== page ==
Celltrion clears manufacturing issues raised by FDA
[THE INVESTOR] Celltrion said Sept. 16 that the US Food and Drug Administration has given its OK to the Korean biopharmaceutical firm’s manufacturing facility after re-inspection, clearing a year-long problem that hampered the approval of its biosimilar products.
The FDA classified the firm’s production site in Incheon as “voluntary action indicated,” in an Establishment Inspection Report, which summarizes its findings after inspection in July.
The status means that “objectionable items were found, but no action is required on the part of the authority. All of the company’s actions are on a voluntary basis,” according to FDA’s website.
“We believe the issues related to Current Good Manufacturing Practice are resolved with the FDA’s final inspection report,” the company said in a statement.
Celltrion has struggled with addressing its manufacturing deficiencies that first emerged during an inspection in May last year, which drew a series of warnings from the FDA.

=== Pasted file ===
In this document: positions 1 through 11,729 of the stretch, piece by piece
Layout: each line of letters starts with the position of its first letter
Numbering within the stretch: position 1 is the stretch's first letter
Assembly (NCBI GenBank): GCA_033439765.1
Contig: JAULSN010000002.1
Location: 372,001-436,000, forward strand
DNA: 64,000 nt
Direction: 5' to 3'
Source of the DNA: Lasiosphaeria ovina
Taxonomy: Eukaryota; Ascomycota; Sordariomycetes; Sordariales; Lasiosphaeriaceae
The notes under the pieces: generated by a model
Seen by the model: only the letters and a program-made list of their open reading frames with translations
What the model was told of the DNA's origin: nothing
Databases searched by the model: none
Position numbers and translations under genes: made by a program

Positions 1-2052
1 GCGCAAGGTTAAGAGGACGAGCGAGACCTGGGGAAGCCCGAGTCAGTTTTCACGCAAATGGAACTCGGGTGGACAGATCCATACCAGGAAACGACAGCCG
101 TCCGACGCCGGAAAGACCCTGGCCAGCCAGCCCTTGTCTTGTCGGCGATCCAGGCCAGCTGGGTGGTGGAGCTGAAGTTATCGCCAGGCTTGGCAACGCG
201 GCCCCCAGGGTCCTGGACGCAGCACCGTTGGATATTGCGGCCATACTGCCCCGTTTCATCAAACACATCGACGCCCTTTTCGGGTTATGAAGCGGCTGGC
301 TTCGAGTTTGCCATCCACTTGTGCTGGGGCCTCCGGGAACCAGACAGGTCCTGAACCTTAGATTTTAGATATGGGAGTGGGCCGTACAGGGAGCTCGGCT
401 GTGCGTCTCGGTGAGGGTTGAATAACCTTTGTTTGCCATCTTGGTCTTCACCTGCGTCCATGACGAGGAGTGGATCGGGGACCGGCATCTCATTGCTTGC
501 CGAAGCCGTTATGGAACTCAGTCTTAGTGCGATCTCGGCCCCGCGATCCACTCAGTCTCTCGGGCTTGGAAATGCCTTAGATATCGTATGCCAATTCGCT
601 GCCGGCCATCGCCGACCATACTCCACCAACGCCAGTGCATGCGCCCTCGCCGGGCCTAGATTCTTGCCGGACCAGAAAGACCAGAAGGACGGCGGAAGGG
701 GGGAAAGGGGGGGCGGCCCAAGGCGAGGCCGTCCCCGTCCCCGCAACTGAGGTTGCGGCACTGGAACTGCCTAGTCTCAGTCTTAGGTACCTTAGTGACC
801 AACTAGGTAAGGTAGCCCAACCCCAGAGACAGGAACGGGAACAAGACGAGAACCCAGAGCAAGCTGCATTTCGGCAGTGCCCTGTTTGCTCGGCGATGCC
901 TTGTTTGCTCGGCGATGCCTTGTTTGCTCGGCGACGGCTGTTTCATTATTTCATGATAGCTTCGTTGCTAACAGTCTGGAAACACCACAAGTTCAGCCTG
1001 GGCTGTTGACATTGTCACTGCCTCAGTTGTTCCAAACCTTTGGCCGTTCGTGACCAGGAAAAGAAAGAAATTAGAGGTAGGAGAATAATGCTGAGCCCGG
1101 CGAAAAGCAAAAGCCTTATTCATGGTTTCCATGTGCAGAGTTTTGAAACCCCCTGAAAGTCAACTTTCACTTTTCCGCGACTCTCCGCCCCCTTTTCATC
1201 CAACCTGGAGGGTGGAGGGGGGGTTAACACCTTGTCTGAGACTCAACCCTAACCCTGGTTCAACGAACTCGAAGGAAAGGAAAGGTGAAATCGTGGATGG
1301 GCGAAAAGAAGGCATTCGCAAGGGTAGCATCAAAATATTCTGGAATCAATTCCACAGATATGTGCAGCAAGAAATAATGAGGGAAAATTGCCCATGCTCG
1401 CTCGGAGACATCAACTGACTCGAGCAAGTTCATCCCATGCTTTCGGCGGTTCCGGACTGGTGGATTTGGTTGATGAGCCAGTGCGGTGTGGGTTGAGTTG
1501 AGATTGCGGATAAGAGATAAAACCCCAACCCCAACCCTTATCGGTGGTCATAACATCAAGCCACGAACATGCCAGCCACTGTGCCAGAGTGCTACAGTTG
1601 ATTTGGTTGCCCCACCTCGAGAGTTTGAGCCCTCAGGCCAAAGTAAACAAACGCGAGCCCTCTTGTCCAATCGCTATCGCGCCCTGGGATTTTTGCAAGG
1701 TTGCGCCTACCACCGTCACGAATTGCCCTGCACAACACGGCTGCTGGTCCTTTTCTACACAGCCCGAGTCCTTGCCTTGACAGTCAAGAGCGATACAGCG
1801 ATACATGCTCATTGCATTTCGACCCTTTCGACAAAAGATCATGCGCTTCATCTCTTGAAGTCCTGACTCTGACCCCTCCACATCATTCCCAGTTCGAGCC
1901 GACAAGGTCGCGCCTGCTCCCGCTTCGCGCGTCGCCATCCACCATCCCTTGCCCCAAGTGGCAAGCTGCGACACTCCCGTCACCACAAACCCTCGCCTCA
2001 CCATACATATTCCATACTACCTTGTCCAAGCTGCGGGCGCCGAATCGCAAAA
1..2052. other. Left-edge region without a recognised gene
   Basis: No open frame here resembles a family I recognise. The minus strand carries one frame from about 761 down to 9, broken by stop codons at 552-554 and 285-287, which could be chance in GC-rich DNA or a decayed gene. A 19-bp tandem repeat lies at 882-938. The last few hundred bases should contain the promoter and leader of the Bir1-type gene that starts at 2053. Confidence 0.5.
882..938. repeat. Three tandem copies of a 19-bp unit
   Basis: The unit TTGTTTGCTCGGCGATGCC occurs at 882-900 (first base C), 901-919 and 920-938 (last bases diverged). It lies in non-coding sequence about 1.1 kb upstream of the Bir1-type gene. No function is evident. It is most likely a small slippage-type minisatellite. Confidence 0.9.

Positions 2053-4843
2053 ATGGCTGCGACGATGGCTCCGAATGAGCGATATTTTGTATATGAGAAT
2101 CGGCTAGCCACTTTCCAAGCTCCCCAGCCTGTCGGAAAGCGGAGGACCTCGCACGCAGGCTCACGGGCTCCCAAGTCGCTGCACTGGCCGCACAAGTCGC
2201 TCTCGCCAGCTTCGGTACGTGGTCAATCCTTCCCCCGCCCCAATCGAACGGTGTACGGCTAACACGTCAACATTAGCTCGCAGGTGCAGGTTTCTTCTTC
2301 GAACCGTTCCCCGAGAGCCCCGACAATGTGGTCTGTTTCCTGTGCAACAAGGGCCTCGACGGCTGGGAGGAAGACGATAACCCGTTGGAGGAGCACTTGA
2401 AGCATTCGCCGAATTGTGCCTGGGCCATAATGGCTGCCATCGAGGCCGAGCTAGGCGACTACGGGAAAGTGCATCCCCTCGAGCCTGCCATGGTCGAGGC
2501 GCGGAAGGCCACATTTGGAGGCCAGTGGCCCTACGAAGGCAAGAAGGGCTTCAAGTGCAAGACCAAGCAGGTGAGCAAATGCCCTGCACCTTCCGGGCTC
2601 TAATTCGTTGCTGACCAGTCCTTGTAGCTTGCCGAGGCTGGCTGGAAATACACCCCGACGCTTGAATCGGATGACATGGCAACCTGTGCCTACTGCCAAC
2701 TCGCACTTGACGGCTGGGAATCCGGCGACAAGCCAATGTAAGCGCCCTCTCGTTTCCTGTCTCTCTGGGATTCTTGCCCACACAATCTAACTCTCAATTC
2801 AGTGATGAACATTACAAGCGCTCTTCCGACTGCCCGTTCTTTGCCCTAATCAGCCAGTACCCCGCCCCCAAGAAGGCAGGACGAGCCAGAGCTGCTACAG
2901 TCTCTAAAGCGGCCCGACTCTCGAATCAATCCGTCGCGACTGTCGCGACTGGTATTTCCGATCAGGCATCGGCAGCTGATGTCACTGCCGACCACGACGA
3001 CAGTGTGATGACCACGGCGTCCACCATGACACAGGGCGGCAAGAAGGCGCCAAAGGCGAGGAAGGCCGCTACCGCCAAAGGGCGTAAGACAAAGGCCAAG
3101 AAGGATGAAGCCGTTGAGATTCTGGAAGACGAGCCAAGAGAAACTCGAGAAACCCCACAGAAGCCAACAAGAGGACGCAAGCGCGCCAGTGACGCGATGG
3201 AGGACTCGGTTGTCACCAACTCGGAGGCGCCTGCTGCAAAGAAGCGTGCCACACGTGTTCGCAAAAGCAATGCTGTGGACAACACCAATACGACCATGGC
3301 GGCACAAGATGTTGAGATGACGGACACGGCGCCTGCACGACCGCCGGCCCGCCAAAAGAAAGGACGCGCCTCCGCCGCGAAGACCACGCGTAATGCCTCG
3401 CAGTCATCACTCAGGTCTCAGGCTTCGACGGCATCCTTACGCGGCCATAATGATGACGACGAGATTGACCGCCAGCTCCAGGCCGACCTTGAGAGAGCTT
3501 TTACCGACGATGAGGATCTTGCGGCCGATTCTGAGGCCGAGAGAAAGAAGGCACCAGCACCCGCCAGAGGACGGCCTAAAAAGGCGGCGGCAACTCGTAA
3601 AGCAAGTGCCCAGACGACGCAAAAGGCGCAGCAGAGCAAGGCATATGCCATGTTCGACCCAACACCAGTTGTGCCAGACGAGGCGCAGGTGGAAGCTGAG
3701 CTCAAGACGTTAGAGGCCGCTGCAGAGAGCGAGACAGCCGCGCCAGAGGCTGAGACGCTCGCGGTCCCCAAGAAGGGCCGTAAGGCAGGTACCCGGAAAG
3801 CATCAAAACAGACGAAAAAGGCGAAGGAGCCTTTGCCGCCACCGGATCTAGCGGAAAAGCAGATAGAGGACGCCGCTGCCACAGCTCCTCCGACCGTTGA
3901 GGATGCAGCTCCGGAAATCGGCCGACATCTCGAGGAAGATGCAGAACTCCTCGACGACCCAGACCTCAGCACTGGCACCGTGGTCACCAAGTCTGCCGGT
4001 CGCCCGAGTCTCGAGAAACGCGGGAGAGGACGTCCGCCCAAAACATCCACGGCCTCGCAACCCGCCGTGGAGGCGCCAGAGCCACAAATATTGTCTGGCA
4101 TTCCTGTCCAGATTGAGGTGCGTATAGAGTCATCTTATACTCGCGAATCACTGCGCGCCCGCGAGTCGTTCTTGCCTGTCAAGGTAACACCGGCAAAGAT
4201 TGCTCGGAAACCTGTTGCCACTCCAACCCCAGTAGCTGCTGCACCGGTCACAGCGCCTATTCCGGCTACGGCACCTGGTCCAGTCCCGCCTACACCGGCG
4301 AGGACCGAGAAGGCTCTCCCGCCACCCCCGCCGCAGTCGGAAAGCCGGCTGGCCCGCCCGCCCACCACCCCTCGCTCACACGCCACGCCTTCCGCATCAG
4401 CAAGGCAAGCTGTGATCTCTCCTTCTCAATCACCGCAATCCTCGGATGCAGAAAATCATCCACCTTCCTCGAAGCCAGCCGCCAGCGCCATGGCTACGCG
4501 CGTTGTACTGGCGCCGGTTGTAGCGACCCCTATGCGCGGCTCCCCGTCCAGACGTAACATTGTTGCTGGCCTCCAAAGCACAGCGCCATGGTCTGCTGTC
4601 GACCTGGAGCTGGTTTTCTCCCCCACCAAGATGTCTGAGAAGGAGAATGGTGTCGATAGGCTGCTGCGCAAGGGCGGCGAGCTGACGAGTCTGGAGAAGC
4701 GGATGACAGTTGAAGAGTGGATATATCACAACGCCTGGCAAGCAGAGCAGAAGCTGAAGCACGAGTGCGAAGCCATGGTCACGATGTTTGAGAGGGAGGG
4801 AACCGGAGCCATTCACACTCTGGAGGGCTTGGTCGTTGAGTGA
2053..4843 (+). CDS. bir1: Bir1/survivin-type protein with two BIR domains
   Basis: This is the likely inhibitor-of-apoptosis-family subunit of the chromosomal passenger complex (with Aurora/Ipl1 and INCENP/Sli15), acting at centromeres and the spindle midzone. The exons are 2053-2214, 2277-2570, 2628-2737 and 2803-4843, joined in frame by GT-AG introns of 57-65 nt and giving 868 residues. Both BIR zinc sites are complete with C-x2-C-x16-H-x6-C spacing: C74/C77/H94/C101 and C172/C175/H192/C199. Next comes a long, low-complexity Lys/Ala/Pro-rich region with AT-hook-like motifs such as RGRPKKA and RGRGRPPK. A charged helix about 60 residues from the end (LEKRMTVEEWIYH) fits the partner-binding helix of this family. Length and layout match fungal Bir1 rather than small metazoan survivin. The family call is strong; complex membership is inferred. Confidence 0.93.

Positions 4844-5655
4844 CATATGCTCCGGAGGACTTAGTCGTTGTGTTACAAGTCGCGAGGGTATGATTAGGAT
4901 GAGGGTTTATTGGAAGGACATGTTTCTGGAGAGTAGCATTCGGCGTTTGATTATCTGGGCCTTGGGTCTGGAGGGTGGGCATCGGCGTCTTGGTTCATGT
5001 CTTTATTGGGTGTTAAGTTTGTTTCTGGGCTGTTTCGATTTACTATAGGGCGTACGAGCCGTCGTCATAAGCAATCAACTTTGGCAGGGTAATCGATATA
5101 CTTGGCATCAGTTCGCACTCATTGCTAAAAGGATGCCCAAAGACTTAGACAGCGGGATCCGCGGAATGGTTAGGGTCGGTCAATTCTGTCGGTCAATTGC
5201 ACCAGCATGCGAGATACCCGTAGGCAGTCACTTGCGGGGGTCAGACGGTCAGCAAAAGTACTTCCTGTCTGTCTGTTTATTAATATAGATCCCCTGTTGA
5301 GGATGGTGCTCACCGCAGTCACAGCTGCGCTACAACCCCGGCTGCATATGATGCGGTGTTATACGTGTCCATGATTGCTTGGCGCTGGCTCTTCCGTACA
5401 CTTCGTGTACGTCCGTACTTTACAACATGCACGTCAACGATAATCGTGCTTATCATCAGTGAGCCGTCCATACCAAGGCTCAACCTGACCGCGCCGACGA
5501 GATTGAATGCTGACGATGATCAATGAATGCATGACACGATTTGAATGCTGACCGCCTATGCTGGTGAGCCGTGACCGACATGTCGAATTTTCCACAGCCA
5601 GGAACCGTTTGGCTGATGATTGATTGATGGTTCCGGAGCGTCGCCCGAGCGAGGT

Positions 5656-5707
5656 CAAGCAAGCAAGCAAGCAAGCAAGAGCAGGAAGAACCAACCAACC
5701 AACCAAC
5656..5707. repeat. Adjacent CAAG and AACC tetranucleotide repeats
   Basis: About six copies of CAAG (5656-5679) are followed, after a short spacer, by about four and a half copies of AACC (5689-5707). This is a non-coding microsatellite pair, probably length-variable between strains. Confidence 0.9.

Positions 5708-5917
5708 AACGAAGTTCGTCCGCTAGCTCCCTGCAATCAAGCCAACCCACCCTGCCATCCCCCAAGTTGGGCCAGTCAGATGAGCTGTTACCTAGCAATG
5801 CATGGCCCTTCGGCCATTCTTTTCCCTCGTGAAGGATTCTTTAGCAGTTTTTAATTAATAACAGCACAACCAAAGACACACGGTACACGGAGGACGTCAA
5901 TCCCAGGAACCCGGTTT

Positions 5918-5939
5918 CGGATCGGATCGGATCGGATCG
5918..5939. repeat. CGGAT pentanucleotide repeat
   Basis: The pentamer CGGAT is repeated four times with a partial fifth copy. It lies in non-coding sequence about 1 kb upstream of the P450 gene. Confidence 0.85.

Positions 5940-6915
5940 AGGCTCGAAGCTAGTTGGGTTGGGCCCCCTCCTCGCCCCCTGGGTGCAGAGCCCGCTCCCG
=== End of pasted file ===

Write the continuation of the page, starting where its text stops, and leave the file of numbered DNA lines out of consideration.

In August, the Korean firm received a Form 483, notice of adverse finding, from the US agency following two complete response letters in April, in which the agency declined to approve Celltrion’s biosimilars -- Truxima and Herzuma. The company attributed the rejection to a warning letter for the site in January. Last September, the site also received another Form 483.
Celltrion’s partner Teva was also hit by US regulatory concerns about the manufacturing process at its Incheon plant, suffering a delay in receiving marketing authorization for its candidate for migraines as the site produces an active pharmaceutical ingredient for the drug.
With the outstanding observations being lifted, Teva won approval for the treatment Ajovy on Sept. 15.
FDA’s latest report also paves the way for Celltrion’s pending biologics license applications for Truxima, its version of Roche’s Rituxan and Herzuma, a biosimilar referencing Roche’s Herceptin.
The US health regulator said on Sept. 12 it will hold an advisory committee meeting in October for Truxima, hinting at a final decision to allow sales.
Celltrion expects Herzuma will also clear the final regulatory hurdle before the year ends.
By Park Han-na (firstname.lastname@example.org)